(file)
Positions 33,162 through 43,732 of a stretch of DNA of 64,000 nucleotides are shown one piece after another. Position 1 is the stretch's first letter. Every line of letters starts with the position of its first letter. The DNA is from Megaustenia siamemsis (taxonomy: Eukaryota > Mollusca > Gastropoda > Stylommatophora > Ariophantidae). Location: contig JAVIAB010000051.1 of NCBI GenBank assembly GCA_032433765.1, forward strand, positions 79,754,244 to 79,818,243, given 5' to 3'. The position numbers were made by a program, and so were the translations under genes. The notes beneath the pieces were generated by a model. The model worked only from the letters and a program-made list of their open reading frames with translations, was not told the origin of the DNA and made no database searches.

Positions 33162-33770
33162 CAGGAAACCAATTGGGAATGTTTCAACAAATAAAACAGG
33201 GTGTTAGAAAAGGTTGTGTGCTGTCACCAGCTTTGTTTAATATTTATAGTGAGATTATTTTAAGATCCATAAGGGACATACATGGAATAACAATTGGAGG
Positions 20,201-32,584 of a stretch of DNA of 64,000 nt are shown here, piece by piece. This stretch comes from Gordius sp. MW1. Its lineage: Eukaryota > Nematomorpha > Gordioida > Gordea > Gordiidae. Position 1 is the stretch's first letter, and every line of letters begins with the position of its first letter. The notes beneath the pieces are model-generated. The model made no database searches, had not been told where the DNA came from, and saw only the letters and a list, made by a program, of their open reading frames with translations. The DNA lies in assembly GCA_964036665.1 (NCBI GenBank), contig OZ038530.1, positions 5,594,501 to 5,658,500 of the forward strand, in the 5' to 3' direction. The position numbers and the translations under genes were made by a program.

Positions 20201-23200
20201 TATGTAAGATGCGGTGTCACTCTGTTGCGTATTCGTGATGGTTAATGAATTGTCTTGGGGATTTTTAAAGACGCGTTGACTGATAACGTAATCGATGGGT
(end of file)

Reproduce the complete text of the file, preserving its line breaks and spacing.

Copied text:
Positions 33,162 through 43,732 of a stretch of DNA of 64,000 nucleotides are shown one piece after another. Position 1 is the stretch's first letter. Every line of letters starts with the position of its first letter. The DNA is from Megaustenia siamemsis (taxonomy: Eukaryota > Mollusca > Gastropoda > Stylommatophora > Ariophantidae). Location: contig JAVIAB010000051.1 of NCBI GenBank assembly GCA_032433765.1, forward strand, positions 79,754,244 to 79,818,243, given 5' to 3'. The position numbers were made by a program, and so were the translations under genes. The notes beneath the pieces were generated by a model. The model worked only from the letters and a program-made list of their open reading frames with translations, was not told the origin of the DNA and made no database searches.

Positions 33162-33770
33162 CAGGAAACCAATTGGGAATGTTTCAACAAATAAAACAGG
33201 GTGTTAGAAAAGGTTGTGTGCTGTCACCAGCTTTGTTTAATATTTATAGTGAGATTATTTTAAGATCCATAAGGGACATACATGGAATAACAATTGGAGG
Positions 20,201-32,584 of a stretch of DNA of 64,000 nt are shown here, piece by piece. This stretch comes from Gordius sp. MW1. Its lineage: Eukaryota > Nematomorpha > Gordioida > Gordea > Gordiidae. Position 1 is the stretch's first letter, and every line of letters begins with the position of its first letter. The notes beneath the pieces are model-generated. The model made no database searches, had not been told where the DNA came from, and saw only the letters and a list, made by a program, of their open reading frames with translations. The DNA lies in assembly GCA_964036665.1 (NCBI GenBank), contig OZ038530.1, positions 5,594,501 to 5,658,500 of the forward strand, in the 5' to 3' direction. The position numbers and the translations under genes were made by a program.

Positions 20201-23200
20201 TATGTAAGATGCGGTGTCACTCTGTTGCGTATTCGTGATGGTTAATGAATTGTCTTGGGGATTTTTAAAGACGCGTTGACTGATAACGTAATCGATGGGT